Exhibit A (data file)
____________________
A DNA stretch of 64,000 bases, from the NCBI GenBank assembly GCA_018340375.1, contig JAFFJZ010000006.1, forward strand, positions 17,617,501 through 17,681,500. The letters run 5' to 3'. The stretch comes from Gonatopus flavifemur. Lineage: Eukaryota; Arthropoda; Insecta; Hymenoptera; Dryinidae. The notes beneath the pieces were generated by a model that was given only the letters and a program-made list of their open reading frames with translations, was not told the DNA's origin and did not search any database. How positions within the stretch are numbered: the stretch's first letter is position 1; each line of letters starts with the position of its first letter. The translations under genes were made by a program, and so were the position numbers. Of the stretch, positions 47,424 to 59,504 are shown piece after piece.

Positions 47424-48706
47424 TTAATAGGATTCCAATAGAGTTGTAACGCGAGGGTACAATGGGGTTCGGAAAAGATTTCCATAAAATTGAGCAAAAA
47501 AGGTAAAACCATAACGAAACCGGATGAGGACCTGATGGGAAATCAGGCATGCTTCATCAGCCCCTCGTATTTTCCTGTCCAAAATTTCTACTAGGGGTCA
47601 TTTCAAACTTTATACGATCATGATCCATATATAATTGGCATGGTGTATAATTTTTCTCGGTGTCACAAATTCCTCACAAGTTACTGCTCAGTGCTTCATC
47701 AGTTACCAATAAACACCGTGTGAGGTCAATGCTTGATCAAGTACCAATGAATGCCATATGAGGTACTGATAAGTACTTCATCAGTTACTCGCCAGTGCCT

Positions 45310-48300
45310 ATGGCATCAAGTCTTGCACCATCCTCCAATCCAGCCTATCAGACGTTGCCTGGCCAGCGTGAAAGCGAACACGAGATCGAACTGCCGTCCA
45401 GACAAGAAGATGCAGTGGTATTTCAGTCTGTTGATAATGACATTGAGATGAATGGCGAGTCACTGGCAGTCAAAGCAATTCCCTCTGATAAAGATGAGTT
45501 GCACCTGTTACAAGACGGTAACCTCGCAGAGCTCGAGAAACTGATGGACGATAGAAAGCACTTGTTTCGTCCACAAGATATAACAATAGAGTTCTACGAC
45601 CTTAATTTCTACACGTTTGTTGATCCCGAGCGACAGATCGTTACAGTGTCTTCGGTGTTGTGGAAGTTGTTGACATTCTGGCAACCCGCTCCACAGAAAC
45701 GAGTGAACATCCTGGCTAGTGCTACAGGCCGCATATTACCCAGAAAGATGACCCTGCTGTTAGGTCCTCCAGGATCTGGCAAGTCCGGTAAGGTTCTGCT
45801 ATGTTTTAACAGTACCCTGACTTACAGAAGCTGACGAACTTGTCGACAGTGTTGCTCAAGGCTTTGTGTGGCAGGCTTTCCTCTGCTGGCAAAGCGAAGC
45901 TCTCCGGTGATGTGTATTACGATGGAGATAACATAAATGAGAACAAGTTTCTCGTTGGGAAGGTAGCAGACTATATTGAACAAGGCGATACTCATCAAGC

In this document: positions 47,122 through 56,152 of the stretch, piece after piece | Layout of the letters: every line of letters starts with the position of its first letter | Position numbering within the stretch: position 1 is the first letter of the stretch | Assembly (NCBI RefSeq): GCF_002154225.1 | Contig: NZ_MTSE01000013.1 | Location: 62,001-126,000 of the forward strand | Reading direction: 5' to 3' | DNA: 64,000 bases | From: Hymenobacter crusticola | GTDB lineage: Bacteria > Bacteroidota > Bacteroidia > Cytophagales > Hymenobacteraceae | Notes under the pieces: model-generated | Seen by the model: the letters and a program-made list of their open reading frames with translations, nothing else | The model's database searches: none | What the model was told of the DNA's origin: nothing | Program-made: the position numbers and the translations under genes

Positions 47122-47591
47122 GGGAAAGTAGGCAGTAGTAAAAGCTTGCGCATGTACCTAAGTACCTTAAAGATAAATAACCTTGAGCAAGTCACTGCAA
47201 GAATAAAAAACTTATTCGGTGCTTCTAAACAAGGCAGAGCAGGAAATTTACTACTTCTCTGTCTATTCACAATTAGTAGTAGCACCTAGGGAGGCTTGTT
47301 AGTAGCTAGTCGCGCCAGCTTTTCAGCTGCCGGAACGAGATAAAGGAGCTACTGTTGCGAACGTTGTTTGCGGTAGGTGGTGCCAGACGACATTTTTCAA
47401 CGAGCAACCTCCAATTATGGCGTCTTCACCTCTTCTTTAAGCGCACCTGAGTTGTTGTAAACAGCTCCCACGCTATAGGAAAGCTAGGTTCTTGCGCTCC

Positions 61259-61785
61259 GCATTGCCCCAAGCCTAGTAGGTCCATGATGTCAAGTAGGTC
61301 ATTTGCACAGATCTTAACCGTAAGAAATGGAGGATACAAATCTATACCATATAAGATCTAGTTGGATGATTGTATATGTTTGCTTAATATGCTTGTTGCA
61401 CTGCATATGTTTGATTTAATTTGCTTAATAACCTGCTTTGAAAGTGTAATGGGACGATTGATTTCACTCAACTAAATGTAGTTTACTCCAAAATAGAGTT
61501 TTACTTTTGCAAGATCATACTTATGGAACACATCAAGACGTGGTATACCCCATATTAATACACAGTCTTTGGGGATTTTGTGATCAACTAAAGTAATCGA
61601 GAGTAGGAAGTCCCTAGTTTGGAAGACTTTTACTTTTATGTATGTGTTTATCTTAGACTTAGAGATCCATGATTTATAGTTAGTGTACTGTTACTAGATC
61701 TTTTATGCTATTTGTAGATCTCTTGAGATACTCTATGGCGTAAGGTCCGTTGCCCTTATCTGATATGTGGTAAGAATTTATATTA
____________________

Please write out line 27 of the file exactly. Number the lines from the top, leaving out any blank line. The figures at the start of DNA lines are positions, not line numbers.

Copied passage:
61701 TTTTATGCTATTTGTAGATCTCTTGAGATACTCTATGGCGTAAGGTCCGTTGCCCTTATCTGATATGTGGTAAGAATTTATATTA